Cryptocurrencies: Bitcoins and Beyond
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In one of its previous Foresight Studies, Governing by Wiki: Fast, Flat, and Furious Social Media Foresight Study and Driving Policy on a Shifting Terrain, Horizons foreshadowed the importance of one particular emerging issue: digital currencies. The topic was brought forth again more recently by Policy Horizons Canada's interdepartmental scanning community, "Come Scan With Us", as cryptocurrencies have been making the headlines since April 2013.
The waiter comes by and says in a casual tone:
- "How would you like to pay, sir? We accept cash, debit, credit and bitcoins."
- "Bitcoins?", you ask.
If this sounds surreal, think again: This is what a waiter at the New York City bar EVR could very well tell you. But first, let's refresh our memories as to what cryptocurrencies are. As a rule of thumb, they are monies created on the Internet, independent from any political entity or central bank. Cryptographic techniques are used to create and manage the currency and make sure that transactions are secure and genuine.
When thinking about cryptocurrencies, the name Bitcoin comes to mind. Bitcoin is by far the most valued digital currency out there: on the morning of July 31, a single Bitcoin was worth $108 US. The total value of Bitcoins reached a peak of 2 billion dollars on April 7, 2013.
There are two ways of acquiring Bitcoins: you can buy them or you can lend your computer's power to solve mathematical problems. The first user to solve the problem acquires newly minted coins, which are issued at regular intervals. Since the Bitcoin's rise in value, mining new Bitcoins is now controlled by big consortiums -by mobilizing huge amounts of computational power, they want to make sure that they are the first to solve the problems.
What can one do with Bitcoins? More and more online stores are accepting the digital currency to buy real goods. Through Bitmit - the equivalent of eBay - consumers can exchange goods in any major currency, including Bitcoins. Some "real world" shops are now accepting payments in Bitcoins, such as the New York City bar EVR.
Other cryptocurrencies - Litecoin and PPCoin being the most promising ones - are trying to overthrow Bitcoin's monopoly by reducing the transaction confirmation time and improving on other weaknesses. Global risk strategist Ian Bremmer claims that we will witness the creation of many virtual currencies in the next years, mentioning that he “would be very surprised if Bitcoin is still around in 10 years".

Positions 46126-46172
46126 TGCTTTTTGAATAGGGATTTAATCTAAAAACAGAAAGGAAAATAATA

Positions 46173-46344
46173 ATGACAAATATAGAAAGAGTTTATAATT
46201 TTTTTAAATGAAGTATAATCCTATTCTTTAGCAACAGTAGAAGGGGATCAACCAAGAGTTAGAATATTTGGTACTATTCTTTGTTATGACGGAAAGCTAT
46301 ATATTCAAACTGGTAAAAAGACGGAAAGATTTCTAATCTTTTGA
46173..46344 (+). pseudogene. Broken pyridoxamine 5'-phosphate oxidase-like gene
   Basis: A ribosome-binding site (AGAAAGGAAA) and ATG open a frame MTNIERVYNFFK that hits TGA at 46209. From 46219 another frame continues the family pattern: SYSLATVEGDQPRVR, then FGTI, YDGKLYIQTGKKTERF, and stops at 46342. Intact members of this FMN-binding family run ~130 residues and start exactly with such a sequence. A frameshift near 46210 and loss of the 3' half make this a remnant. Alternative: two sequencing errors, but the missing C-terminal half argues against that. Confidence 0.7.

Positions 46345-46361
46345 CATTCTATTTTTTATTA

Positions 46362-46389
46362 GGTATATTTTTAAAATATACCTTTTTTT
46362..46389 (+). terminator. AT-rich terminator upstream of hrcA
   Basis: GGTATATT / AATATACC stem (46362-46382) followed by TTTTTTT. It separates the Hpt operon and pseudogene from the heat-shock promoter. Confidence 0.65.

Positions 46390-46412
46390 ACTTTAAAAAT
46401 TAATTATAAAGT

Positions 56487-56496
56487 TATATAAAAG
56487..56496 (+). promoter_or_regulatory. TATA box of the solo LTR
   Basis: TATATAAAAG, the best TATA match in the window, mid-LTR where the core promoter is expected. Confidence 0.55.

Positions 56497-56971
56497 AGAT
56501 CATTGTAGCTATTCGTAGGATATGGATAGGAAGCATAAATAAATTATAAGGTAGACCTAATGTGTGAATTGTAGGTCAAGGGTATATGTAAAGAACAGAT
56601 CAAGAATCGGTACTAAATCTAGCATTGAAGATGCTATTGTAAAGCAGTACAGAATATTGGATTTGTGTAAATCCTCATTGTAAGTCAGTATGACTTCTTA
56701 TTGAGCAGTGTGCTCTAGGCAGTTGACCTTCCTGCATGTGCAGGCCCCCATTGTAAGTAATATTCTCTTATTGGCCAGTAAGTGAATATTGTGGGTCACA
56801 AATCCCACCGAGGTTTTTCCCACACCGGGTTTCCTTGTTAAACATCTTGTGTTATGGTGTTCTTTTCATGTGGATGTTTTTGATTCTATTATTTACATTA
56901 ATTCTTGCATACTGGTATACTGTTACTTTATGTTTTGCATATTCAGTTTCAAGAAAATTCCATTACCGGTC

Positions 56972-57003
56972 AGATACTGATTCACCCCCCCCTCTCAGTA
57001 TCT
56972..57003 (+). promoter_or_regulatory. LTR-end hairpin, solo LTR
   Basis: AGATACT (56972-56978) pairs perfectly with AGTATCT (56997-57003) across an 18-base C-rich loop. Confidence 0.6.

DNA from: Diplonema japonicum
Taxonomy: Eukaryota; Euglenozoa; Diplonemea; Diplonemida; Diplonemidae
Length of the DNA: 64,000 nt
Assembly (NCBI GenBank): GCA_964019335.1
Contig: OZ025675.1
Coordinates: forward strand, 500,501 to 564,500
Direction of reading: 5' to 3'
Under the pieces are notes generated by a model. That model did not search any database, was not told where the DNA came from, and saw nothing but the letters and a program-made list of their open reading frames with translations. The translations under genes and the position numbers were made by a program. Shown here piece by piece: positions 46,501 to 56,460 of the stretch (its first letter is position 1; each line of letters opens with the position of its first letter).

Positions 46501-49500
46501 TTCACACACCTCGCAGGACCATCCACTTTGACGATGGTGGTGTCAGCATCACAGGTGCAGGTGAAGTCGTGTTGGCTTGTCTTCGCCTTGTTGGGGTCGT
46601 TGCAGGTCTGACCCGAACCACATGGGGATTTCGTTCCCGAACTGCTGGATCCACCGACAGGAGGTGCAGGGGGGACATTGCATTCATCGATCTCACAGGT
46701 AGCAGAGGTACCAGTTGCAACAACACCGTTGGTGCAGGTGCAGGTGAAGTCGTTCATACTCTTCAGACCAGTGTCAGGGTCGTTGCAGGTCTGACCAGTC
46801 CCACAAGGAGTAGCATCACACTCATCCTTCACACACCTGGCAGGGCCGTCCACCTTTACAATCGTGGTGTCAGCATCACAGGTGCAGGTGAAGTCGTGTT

Most experts agree: cryptocurrencies will not endanger fiat currencies for the simple reason that "governments will never confer the status of legal tender on private currency"1. In other words, as long as we pay taxes, fiat currencies aren't going anywhere2. This reality leads us to the United States which supports the development of policies for these private currencies. Cryptocurrencies are untraceable and anonymous, making it easy to avoid paying taxes and to launder money. To avoid these issues, US Treasury Department's Financial Crimes Enforcement Network, or FinCen asked that every Bitcoin user register with the Federal government, comply with anti-money laundering regulations and declare transactions so that they can be taxed like any other exchange or barter. "For companies such as Bitcoin, instead of complying with these demands - such as verifying the identities of users - it may prove easier to avoid the US to circumvent the problem.
Canada has not been idle either: the Canada Revenue Agency declared that Bitcoin users will have to pay tax on transactions using the digital currency. The burning question remains: how will governments enforce this and get users to pay taxes on every transaction? If the multiplication of digital currencies does happen in the near future, will governments need to rethink how to regulate them and will it affect monetary policy?
Bitcoin may only be a precocious experiment, but in the long run, these types of currencies may take over a significant part of e-commerce. Cryptocurrencies may favor international purchases; a buyer doesn't have to pay foreign-exchange fees to procure goods and services from overseas. On the other hand, high volatility has proven a major problem with Bitcoin. Another concern lies with hackers. Digital wallets - websites where digital currencies are exchanged - have been attacked repeatedly. These hacks forced last April the closure of one of the largest Bitcoin exchanges, Bitfloor. Cryptocurrency start-ups will need to overcome a number of obstacles if they want to prosper.
Will cryptocurrencies become a recognized way to pay for goods and services? Will competition between currencies decrease or increase the odds that any one cryptocurrency succeeds?
1 The Economist, "Digital currency, A new specie"
2 The New York Times, Paul Krugman, "The Antisocial Network"
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